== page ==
I’m excited to see how it operates with parallel queries, though. If an application is built to make dozens of queries simultaneously, rather than sequentially, the performance could be excellent.

I have a little Java toolkit for querying web services in parallel, and I’m itching to unleash it on SimpleDB. All this hot air blowing isn’t worth much without real numbers, right? :)

Amazon SimpleDB

December 14, 2007

Amazon will soon be releasing their SimpleDB service under a limited beta program.

I’m very excited about this. Persistent, high performance databases are a big missing piece in Amazon’s cloud computing initiative — EC2 doesn’t offer storage that persists across reboots, and S3 isn’t structured to provide the IO required by a database.

Conceptually, SimpleDB is very compelling. It’s designed for real time querying, has no hard limits on storage, and is metered based on storage and CPU time. It looks a lot like Amazon’s Dynamo technology … and it wouldn’t surprise me if they released the Dynamo paper to gauge interest in exposing such a service.

But, there are three big caveats.

It’s not SQL. This isn’t actually as big a deal as it seems, but I know there are going to be a lot of people who are bent out of shape on this one. Why isn’t it a big deal? Because …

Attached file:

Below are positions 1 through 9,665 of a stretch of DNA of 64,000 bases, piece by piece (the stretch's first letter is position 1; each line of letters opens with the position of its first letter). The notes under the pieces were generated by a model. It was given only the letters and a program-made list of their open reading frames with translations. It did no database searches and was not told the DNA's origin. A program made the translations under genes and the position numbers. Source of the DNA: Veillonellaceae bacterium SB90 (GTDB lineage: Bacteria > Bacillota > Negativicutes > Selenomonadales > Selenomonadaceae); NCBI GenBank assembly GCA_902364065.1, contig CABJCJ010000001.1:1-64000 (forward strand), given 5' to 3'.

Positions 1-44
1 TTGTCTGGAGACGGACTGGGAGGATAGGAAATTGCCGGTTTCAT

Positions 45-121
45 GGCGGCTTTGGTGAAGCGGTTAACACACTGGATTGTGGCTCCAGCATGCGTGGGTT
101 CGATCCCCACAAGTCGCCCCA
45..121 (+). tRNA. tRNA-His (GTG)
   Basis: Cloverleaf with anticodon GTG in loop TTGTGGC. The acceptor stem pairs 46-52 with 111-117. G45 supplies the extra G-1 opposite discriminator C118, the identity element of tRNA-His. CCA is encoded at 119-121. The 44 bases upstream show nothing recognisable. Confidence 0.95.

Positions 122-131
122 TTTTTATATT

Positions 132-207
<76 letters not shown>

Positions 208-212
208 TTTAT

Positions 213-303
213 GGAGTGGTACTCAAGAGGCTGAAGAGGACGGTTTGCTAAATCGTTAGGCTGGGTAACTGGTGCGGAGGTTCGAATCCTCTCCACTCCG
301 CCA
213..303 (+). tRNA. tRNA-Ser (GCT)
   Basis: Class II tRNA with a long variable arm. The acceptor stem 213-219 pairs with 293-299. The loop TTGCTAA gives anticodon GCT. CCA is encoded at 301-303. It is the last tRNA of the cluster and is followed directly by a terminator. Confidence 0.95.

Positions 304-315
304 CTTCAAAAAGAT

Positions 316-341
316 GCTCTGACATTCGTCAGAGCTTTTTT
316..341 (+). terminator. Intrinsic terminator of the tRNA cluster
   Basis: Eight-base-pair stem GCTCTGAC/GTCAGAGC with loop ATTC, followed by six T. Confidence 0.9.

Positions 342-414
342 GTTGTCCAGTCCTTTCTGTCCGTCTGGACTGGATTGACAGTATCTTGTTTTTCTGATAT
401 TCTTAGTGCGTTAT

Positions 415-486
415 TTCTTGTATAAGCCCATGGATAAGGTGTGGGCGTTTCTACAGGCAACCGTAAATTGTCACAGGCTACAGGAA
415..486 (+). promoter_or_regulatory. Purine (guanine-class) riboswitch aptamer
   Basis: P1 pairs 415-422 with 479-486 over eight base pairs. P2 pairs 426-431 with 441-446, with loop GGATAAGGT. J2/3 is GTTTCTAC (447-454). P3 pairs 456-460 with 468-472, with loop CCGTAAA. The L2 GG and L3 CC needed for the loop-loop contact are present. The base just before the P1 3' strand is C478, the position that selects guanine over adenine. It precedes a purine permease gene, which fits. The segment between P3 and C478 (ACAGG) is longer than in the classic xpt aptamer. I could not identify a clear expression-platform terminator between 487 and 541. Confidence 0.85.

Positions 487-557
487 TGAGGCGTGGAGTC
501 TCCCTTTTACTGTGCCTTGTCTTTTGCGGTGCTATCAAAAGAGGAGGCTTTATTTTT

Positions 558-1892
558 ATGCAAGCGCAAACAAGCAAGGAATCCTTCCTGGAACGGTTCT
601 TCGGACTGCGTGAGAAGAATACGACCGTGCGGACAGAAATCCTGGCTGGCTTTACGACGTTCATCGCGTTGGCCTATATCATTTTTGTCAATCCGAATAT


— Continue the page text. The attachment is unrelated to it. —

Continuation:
It’s not relational. SimpleDB provides a big flat table, with arbitrary attributes per row. So, queries are all about filtering through data, and while they can have very complex rules, it doesn’t behave like the “normal” relational databases we’re accustomed to using.

Updates are “eventually consistent.” This means that if you immediately query for data you just pushed into SimpleDB, it may not show up. You have a guarantee that it will show up within a few seconds, but not immediately. Amazon calls this “eventual consistency.”

It may be a little scary for some folks who are most comfortable with the traditional model of building apps around a single relational database. On the other hand, it appears to be a great system for people who have built big websites, and are already comfortable dealing with lazy synchronization and custom data sources.

I’m looking forward to playing with it!

(Tip o’ the hat to @grigs)

Update: Here’s a great post that goes into a little more detail about the give and take of SimpleDB. Fun fact: it’s written in Erlang.

Update:  More stats.  Looks like their opening offering lets you create up to 100 “domains” containing up to 10 GB of data each.   That’s a good start.